Pumpkin carving by Ryan Wickstrand

Halloween pumpkin carving tips straight from the pros

Meet the professional pumpkin carvers who get paid to transform gourds into works of art during the spooky season.

Pumpkin carving by Ryan Wickstrand

Carved pumpkins by Ryan Wickstrand with a skeleton and monster design with a skeleton in between.

Nothing represents Halloween better than a pumpkin. Nowadays, having a jack-o’-lantern is as intrinsic to Halloween as having a tree on Christmas. From international competitions and festivals to TV shows highlighting the work of brilliant artists, the pumpkin carving craze is something everyone can get behind.

For some, pumpkin carving is a way of life. A professional pumpkin carver (yes, those exist) in America makes around $30,000 a year on average. During the month of October, however, their business explodes as nearly 147,000 Americans plan on carving their own, turning to the experts for help.

As a result, social media has become a hotspot for pros posting their impressive designs in order to monetize their talents and grow their brand. By sharing tips and tutorials with an engaged audience, and even offering their services IRL, they’ve made a name for themselves in a very niche industry.

We spoke to five professional pumpkin carvers to find out how they’ve built a business off their unique talent, plus got their top tips for carving a killer jack-o’-lantern this year.

Carvers & Creators

Carvers & Creators are three pumpkin carving experts.

During lockdown in 2020, Paul Dever, Matt Harper and Michael Mondragon, connected virtually from around the U.S. to set up an online platform to connect with other artists and host live-streamed carving events over YouTube. Thus, Carvers & Creators was born.

Dever is the reigning champion of Food Network’s 2019 season of “Outrageous Pumpkins,” a show in which seven pumpkin carving experts compete for a prize of $25,000. He’s also appeared on “Halloween Wars,” where five teams of cake decorators, pumpkin carvers, and candy makers compete to make the spookiest Halloween-themed display, also for a cash prize of $25,000.

Meanwhile, Mondragon is an established art director with an impressive portfolio of typography, branding, and graphic design. Combined, their Instagram is full of incredibly detailed carved pumpkins, often hollowed out into faces and creatures with funny and unusual expressions.

Carvers & Creators credits Linktree with helping them manage their clients during the pandemic and now, during a somewhat more normal Halloween. “The convenience of having our website and social media outlets in one place gives fans and clients a variety of ways to connect with us,” Dever says.

Carvers & Creators’ top pumpkin carving tip: Get the proper tools for the job. We use sculpting tools called ribbon loops. We cut teeth into one side to make a rake for added control. We also use knives for detailing.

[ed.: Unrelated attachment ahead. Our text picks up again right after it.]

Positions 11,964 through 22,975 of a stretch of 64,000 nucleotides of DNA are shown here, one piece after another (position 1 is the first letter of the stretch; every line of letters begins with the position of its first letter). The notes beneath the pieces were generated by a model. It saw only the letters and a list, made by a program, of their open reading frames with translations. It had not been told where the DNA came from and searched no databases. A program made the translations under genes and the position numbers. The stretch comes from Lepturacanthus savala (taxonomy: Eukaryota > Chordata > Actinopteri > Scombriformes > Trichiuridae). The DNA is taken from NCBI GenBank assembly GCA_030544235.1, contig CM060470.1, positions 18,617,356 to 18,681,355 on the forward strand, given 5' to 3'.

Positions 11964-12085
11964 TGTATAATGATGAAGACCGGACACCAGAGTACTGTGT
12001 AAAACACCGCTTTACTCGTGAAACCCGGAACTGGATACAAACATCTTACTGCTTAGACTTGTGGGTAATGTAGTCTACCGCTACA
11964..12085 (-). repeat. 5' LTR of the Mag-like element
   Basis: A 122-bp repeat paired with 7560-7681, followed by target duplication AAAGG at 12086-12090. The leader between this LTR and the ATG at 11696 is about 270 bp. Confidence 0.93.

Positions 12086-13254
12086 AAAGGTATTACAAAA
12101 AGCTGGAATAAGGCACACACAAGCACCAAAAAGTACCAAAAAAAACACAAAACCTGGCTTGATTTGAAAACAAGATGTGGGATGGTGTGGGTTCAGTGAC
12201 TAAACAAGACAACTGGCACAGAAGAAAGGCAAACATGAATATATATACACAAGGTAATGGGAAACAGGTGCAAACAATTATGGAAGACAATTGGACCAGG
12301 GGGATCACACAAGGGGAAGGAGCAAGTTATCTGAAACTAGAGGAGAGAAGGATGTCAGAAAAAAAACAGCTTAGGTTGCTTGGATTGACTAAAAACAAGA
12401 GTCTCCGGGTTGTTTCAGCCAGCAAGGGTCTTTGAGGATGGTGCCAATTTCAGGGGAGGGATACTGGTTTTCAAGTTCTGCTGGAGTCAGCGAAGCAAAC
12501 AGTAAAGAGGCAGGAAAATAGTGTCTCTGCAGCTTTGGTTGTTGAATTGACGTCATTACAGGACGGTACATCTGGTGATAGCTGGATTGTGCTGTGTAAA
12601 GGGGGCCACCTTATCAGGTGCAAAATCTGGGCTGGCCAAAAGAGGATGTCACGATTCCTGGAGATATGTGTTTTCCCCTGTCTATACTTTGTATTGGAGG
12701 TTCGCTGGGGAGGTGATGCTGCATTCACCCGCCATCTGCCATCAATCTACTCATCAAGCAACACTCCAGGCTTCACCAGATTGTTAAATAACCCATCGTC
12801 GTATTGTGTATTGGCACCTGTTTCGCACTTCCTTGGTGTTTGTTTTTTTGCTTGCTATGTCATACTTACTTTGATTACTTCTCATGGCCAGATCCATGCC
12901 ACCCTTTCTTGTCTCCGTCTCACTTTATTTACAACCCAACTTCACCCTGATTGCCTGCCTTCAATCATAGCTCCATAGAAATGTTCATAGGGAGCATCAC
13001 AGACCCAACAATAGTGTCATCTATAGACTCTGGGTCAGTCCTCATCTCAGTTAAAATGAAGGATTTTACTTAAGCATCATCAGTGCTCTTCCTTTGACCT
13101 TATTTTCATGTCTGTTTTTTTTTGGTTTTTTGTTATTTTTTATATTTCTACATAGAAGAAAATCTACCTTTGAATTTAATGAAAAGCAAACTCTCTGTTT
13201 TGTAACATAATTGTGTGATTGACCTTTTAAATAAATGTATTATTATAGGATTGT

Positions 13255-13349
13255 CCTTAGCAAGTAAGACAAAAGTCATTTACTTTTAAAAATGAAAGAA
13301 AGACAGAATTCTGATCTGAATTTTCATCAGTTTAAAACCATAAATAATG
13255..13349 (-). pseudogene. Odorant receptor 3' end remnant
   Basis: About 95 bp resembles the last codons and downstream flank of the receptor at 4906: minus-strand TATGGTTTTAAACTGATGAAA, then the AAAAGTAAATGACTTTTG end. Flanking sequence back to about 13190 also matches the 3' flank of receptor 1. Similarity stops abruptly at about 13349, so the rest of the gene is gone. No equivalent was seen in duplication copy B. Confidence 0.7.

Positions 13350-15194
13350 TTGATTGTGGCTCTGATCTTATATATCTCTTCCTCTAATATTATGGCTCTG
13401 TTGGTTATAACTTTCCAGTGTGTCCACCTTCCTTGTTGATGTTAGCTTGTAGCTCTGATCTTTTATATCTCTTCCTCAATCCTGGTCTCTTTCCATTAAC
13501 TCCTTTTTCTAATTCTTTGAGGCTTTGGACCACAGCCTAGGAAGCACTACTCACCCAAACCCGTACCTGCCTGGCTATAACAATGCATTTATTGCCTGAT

Brandy Davis

Brandy Davis is a professional pumpkin carver

Growing up in Central California, Brandy Davis has an extensive history when it comes to carving pumpkins. In 2012, Davis (also known as The Pumpkin Artist on Instagram) participated in an Instagram worldwide pumpkin carving competition, for which she submitted three different creations. It was through the process of experimentation for the competition that she discovered her interest and talent for 3D carving, which involves creating physical faces and creations that appear to emerge from the pumpkins.

“It [3D pumpkin carving] was a style that I wasn’t quite familiar with, but as an artist, I’m all about challenging myself and stepping outside of my comfort zone,” she says over email. She spent hours working on different creations, and ended up winning first place for her realistic, three-dimensional carving of The Grinch.

In 2018, Davis became part of the Guinness World Record-holding team that carved the heaviest jack-o’-lantern in the world—a whopping 2,077 pounds.

Davis credits much of her success to Instagram because the platform’s photo-based focus helps show off her incredible carvings. “If it weren’t for social media, I’d definitely have a tougher time getting my name out there,” she says. “Plus, that’s where my pumpkin family lives…[without] fans and friends and family who have believed in me and supported my work throughout the years, I definitely wouldn’t be where I am.”

Davis’s top pumpkin carving tip: Be patient with yourself, and have fun! At the end of the day, you can’t take yourself too seriously when you’re carving a face on a piece of produce! Put on some music, grab some food, and enjoy the creative process.

Elizabeth McClain

Elizabeth McClain is a pumpkin carving expert

A full-time graphic designer with a side hustle carving pumpkins, Elizabeth McClain of Hudson Valley, New York discovered carving in college. Her art professor had the class do artisanal carving as an assignment and soon McClain was making jack-o’-lanterns for family and friends.